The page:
“Documentiasis: A Manifesto against Manifestos” by Phil Johnson (….on the Latest Ecumenical Manifesto)

Phil Johnson on the latest, in a long line of ridiculous, and unbiblical ecumenical manifestos,

Another silly manifesto has been issued by some “top evangelical, Catholic, and mainline” officials, outlining new rules of engagement for missionary and evangelistic work. The document is full of ecumenical argot and liberal gobbledegook. It employs the most passionate special pleading for pluralistic, postmodern, and politically correct values—urging Christians to “cooperate with other religious communities engaging in interreligious advocacy towards justice and the common good and, wherever possible, standing together in solidarity with people who are in situations of conflict.”

But the document never once shows the slightest concern for getting the content of the gospel message correct. It is, in fact, a denunciation of evangelical principles; it is by no means a valid statement of evangelical mission.

Why are front-row evangelical leaders so enthralled with drafting formal statements and grandiose-sounding declarations? Virtually every year since the release of the first “Evangelicals and Catholics Together” statement in 1994, some group or another (usually consisting of self-appointed “evangelical” strategists and Christianity Today contributing editors) gets together to repudiate evangelical principles and discuss post-evangelical strategies—while pretentiously laying claim to leadership in the amorphous evangelical movement.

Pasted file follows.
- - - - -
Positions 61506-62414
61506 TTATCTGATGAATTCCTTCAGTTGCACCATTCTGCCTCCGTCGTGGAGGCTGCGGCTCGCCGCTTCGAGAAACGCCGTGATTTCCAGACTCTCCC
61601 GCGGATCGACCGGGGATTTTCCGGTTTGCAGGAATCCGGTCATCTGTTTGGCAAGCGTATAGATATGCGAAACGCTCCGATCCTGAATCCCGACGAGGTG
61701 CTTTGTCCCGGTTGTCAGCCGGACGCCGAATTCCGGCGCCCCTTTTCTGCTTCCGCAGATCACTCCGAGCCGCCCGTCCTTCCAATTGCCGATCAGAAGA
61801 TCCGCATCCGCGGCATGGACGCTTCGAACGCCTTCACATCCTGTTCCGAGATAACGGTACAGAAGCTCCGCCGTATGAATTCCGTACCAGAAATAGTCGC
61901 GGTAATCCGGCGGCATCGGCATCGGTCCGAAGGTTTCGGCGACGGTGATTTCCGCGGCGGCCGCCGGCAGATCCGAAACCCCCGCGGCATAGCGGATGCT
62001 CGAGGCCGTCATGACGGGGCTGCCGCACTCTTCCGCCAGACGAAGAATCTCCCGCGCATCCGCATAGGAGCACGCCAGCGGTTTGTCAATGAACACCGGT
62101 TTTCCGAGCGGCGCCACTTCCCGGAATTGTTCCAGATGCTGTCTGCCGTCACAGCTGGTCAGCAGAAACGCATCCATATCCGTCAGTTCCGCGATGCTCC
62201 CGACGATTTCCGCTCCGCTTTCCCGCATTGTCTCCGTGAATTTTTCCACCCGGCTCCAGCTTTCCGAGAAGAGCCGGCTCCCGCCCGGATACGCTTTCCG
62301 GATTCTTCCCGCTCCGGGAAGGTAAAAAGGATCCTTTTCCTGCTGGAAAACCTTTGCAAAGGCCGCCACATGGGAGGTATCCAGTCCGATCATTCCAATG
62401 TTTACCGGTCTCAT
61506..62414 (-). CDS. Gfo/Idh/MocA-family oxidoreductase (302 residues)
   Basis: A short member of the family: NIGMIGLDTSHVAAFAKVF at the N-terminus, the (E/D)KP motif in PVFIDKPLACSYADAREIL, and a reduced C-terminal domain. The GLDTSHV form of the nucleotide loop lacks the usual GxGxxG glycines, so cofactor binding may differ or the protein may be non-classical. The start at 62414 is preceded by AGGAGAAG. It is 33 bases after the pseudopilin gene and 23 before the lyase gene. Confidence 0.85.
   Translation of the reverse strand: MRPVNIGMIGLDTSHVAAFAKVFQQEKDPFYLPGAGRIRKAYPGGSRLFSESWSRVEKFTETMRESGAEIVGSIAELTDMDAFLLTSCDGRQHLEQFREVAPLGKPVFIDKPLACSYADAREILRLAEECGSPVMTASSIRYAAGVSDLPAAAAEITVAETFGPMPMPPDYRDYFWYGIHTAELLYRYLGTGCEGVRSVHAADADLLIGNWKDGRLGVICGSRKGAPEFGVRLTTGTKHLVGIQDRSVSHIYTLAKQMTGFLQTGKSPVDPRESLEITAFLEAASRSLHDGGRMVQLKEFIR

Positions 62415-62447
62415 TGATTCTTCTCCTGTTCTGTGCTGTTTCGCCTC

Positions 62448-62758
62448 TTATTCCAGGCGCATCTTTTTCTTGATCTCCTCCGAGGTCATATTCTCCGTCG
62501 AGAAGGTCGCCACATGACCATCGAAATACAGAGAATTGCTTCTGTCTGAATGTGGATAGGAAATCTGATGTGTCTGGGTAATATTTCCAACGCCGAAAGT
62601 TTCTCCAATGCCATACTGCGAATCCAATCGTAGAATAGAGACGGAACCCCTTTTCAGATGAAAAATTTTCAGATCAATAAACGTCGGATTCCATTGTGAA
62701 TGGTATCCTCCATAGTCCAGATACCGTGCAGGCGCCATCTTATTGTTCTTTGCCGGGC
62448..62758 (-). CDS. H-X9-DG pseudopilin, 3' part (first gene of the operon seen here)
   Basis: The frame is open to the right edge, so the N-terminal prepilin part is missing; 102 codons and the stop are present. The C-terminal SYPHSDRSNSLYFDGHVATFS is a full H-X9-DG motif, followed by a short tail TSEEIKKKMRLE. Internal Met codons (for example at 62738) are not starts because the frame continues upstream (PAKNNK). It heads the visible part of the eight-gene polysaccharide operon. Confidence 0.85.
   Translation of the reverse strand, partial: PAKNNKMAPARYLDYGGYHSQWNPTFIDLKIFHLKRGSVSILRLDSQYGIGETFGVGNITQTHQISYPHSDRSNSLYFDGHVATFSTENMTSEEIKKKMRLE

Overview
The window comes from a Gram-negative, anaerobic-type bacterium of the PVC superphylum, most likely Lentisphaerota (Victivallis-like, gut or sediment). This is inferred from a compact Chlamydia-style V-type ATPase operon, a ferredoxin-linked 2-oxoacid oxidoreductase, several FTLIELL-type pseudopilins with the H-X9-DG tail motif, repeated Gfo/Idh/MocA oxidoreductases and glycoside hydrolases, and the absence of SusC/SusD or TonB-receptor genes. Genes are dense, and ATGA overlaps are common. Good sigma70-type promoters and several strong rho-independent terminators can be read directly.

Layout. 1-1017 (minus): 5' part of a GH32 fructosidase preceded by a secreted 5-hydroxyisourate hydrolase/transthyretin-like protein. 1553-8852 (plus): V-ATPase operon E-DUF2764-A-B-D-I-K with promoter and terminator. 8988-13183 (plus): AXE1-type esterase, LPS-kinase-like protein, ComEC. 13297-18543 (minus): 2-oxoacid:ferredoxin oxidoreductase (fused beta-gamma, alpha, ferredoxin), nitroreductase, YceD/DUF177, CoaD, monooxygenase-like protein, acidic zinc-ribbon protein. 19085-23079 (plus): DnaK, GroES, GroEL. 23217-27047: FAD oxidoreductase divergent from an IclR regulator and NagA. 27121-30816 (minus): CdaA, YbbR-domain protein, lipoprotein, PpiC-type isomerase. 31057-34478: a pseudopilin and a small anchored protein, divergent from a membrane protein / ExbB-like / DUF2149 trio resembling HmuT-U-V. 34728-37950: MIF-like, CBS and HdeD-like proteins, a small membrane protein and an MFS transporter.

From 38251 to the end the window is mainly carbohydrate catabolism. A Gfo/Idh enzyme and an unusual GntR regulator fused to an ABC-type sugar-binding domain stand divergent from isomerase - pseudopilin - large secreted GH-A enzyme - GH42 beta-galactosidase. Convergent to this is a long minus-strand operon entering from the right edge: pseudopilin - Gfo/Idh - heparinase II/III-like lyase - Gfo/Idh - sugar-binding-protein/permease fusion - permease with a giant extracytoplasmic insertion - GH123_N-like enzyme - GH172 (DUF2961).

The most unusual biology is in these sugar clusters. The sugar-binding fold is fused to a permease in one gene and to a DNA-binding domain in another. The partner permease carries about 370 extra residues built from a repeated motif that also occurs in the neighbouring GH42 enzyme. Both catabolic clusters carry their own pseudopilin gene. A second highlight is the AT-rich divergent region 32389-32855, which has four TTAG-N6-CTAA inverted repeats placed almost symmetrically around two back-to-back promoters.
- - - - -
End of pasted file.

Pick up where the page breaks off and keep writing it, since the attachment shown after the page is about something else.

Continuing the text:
In the end, with great fanfare, they invariably issue “a historic manifesto.” The profound historic significance of their work is typically declared by the drafters themselves in the lead sentence of all their press releases. And for some reason or another, Chuck Colson’s name is prominent in most of the groups drafting these documents.….[continue reading here]

(HT: Tony Zabala)

John MacArthur: Ecumenical Unity In The Church….Should We Strive For It?…To What Extent?

Link to audio —> As the Body of Christ, should we strive for ecumenical unity?.